Another name brand outdoor gear company isn’t far behind. Burton Snowboards aims to open a combination retail-wholesale store later this year on the same block as Patagonia, taking on a 6,500-square-foot chunk of a former woodworking shop at the southwest corner of 27th and Walnut. The interior has a long way to go, but Burton put its logo up on the side of the building in time for passersby to see during the neighborhood’s hugely popular Crush Walls street art festival in September, company officials say.

We shopped around a long time for a place that felt authentic for ourselves and our brand. We love all the art that’s in the neighborhood. Our business has a really strong art element to it with our broad graphics and our graphics on our jackets.

Eric Bergstrom Burton’s Director of Global Business Development

Patagonia and Burton will share a common landlord: Retail real estate specialist EDENS. Born in South Carolina but now based in Washington, D.C., EDENS owns around 120 properties nationwide (mainly on the East Coast) with roughly $6 billion in assets under management, according to Tom Kiler, a managing director for the company who oversees its western region and is based in Denver.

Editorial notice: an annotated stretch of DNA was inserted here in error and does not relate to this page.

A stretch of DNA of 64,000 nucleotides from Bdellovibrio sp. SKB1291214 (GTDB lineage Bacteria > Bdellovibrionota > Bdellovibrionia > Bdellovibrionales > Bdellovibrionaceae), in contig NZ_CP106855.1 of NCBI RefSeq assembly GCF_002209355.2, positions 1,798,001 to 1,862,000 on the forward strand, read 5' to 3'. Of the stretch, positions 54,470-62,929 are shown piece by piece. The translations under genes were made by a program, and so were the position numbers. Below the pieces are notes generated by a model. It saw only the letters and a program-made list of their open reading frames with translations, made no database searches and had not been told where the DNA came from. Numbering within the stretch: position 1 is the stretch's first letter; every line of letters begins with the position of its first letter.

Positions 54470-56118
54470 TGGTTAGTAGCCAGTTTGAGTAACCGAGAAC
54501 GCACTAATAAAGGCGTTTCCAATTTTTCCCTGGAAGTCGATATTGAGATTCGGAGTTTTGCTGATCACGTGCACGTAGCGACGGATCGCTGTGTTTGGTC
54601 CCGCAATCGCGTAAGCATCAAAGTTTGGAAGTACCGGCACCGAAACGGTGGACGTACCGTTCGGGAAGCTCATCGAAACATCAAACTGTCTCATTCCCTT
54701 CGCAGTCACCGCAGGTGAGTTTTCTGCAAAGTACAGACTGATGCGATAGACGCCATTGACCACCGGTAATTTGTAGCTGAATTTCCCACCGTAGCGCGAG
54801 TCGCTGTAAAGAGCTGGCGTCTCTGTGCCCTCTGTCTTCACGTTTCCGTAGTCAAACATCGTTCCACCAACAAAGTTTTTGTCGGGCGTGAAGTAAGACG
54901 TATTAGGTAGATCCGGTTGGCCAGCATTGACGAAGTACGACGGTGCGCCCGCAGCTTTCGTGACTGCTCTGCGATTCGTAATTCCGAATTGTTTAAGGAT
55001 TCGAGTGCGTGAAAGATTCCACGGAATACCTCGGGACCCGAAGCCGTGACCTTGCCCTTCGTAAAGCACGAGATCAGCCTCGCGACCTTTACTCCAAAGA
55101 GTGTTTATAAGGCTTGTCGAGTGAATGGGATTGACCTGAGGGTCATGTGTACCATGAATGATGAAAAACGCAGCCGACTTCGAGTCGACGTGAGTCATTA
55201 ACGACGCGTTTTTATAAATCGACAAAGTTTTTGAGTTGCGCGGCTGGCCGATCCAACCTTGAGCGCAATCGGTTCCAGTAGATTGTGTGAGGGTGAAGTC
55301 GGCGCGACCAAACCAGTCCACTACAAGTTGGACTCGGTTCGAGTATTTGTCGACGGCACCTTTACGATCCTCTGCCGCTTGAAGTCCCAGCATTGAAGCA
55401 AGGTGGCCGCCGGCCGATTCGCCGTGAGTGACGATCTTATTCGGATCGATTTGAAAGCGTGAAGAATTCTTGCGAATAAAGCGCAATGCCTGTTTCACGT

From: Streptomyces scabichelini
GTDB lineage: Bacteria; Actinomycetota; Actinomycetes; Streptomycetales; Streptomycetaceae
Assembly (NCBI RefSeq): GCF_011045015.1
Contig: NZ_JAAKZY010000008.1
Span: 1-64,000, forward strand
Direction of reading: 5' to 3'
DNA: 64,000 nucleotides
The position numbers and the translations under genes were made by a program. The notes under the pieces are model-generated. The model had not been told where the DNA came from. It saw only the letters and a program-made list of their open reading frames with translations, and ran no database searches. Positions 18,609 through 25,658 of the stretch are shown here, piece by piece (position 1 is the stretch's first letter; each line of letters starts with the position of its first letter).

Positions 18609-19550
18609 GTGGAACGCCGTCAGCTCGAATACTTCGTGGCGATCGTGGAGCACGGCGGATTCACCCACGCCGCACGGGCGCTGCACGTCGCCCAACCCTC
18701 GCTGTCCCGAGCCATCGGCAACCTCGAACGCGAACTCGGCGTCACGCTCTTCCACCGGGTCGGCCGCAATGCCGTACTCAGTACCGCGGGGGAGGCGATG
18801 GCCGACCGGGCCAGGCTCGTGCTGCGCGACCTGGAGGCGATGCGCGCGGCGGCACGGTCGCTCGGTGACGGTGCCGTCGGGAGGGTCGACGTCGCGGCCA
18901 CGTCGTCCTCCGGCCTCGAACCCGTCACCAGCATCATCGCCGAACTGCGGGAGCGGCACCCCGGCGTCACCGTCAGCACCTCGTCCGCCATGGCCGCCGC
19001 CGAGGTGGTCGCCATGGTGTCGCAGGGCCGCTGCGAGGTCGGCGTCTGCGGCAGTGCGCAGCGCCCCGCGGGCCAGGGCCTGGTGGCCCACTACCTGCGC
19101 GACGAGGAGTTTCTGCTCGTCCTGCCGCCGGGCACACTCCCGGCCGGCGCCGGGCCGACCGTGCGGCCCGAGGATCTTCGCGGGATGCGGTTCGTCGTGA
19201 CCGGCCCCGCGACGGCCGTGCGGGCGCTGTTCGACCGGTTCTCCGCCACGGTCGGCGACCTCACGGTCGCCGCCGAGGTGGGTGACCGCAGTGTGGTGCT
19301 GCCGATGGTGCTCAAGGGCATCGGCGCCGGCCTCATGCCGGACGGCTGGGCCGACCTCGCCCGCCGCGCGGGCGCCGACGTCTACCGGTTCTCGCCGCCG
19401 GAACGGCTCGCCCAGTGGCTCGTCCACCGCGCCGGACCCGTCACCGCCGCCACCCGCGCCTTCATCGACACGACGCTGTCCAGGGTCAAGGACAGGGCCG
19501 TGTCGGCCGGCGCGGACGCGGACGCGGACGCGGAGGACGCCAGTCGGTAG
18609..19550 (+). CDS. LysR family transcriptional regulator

Like Burton, EDENS and Kiler looked around Denver for some time before putting any more money down. But once the company zeroed in on RiNo, it invested big.

Dating back to May 2018, Edens has acquired 11 properties on contiguous blocks, spending just shy of $67 million, Denver property records show. In the process, it acquired some of the biggest attractions in the neighborhood including the building housing the Denver Central Market food hall. On the block between Larimer, Walnut, 26th and 27th streets — home to Patagonia and the market — the only property EDENS doesn’t own is the building occupied by the Matchbox, a bar that’s 2011 opening was a harbinger of the neighborhood’s impending hipness explosion.